Big Flies Big Fish

By Jack McLaughlin | June 2, 2000
From Missouri Conservationist: Jun 2000

It has long been said among anglers that "It takes a big bait to catch a big fish." In my personal experience, big flies have accounted for several trout up to 6 pounds and some smallmouth bass in excess of 3 pounds.

Big flies are fairly easy to tie but require some work to fish, and they require different techniques under different conditions. There are five flies that have worked well for me over the past 50 years; here is how to fish them and how to tie them.

Woolly bugger

The woolly bugger is perhaps the most versatile fly of all. It can be fished dead-drifted upstream as a nymph or stripped at varying speeds as a streamer. When fished upstream, the fly should bounce on the bottom, so use as much lead, both in tying and by adding split shot, as it takes to get it down.

When fishing the woolly bugger as a streamer, cast it upstream and let it sink and drift, twitching the rod tip to impart action to the fly. Use short or rather long strips to take up slack in the line as the fly swings downstream. Look for strikes to occur just after the first couple of strips or when the fly straightens out downstream.

Dead drift fishing requires the use of a floating line and a strike indicator. Cast directly upstream to a likely spot, then strip in line, keeping contact with the fly as it drifts downstream. The dead-drift is not complete until the fly straightens out below you, which is often where strikes will occur.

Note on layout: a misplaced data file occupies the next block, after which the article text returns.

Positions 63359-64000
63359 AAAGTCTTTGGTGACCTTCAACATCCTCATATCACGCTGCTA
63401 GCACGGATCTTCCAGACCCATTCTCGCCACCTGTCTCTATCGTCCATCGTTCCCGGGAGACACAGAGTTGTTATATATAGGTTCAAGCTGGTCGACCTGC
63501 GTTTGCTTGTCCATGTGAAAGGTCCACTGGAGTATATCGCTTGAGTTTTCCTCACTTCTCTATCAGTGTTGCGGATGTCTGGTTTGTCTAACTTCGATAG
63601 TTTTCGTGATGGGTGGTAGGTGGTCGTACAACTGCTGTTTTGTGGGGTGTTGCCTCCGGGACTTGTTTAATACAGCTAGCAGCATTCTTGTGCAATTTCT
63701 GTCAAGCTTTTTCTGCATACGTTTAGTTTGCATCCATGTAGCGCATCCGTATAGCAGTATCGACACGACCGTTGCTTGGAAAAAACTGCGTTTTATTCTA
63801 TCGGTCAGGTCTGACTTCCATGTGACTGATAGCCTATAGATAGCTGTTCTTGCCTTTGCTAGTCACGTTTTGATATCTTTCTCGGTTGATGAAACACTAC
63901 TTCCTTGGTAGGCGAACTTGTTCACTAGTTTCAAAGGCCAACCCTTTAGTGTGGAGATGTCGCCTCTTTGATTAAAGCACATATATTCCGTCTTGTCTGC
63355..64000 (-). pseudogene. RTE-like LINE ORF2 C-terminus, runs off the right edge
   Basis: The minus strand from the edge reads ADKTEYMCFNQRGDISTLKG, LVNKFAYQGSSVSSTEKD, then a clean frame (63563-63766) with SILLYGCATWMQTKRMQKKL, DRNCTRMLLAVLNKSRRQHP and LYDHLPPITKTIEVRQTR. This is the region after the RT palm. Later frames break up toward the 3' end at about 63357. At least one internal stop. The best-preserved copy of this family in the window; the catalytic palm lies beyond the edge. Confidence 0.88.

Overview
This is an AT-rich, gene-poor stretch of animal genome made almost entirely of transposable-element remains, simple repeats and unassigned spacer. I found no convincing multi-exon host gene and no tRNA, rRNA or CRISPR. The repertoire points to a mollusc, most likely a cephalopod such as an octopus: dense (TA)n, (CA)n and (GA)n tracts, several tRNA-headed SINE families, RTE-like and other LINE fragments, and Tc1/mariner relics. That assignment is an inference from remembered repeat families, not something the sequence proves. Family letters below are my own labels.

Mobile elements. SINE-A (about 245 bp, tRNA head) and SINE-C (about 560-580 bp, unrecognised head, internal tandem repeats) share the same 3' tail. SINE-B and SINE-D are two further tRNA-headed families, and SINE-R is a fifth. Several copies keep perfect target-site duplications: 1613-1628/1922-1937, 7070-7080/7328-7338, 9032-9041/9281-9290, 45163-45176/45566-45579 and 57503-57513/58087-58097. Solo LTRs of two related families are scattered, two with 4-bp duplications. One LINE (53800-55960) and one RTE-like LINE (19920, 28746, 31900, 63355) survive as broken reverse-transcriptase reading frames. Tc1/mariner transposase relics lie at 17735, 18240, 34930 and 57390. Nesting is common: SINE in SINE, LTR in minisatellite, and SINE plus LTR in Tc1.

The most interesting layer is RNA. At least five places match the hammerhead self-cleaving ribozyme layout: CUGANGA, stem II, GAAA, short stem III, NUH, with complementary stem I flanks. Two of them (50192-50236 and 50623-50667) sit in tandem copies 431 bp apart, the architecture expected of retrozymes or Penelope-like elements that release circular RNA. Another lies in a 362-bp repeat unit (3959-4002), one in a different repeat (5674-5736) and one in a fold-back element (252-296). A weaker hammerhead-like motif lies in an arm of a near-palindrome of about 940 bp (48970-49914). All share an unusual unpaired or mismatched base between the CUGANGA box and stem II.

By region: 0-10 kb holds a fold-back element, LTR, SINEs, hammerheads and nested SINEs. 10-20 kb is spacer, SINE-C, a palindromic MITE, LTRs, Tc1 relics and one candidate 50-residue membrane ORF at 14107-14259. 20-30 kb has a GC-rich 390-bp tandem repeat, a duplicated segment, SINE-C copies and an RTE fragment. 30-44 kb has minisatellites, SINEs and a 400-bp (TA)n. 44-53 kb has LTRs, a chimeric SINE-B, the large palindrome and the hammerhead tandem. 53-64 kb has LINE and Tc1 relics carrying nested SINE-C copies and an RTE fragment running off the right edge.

For big trout and bass, tie woolly buggers on a No. 2 or 4 streamer hook 4x long. Black is by far the best color, but olive also works well at times.

Wrap heavy lead wire the length of the hook shank, leaving room at both hook bend and eye for tail and fly head. Tie in a clump of marabou about one-fourth of the length of the hook for a tail. Wrap thread over the lead underbody a couple of times and cement the lead in place for a solid fly foundation.

For my version of this fly, tie in a neck hackle slightly longer than the hook gap when wound. Dub marabou onto thread and wrap forward short of the hook eye. Wrap hackle forward to cover body, whip finish and cement.

Mickey Finn

The Mickey Finn is an old fly pattern that has been used in the East for trout since I was boy. It was one of the first flies I ever attempted to tie. I was introduced to its effectiveness on the Gasconade River as a beginning fly fisher.

The Mickey Finn, with its gaudy yellow and red bucktail body, was perfect for murky stream conditions. Not being strictly purists, we added a small gold spinner to the fly to add to its attractiveness and to help get the fly down.